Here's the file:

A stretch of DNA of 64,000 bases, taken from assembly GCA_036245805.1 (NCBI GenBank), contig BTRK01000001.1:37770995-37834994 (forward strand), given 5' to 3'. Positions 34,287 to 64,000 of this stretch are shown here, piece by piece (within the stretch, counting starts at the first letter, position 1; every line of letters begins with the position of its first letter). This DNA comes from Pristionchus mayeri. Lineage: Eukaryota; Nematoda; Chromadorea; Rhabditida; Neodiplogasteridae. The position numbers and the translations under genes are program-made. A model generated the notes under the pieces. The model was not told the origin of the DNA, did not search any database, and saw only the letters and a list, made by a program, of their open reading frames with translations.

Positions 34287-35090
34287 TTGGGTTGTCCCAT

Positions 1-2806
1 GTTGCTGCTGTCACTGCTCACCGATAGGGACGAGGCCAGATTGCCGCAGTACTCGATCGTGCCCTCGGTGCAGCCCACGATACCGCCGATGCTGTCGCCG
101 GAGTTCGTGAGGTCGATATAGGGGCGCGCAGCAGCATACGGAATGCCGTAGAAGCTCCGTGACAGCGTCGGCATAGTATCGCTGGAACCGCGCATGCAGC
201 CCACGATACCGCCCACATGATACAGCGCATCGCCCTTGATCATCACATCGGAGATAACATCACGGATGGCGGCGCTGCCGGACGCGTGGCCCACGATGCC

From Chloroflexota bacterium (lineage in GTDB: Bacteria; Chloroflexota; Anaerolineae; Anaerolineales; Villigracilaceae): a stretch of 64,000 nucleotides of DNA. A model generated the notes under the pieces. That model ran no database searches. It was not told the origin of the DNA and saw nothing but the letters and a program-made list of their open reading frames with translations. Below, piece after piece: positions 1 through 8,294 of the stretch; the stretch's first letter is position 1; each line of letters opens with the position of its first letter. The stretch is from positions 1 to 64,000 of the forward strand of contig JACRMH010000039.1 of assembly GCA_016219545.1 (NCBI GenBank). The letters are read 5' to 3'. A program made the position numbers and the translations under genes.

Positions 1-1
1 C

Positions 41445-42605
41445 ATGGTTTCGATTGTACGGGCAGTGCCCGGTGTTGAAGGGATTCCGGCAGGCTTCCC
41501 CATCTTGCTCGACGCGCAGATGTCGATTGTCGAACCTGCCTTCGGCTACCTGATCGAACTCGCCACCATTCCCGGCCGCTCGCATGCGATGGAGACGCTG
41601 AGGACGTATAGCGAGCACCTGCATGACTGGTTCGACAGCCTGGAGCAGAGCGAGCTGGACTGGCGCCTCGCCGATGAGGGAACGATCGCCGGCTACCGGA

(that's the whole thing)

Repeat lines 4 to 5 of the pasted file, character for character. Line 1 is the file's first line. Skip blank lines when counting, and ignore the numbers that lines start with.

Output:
Positions 1-2806
1 GTTGCTGCTGTCACTGCTCACCGATAGGGACGAGGCCAGATTGCCGCAGTACTCGATCGTGCCCTCGGTGCAGCCCACGATACCGCCGATGCTGTCGCCG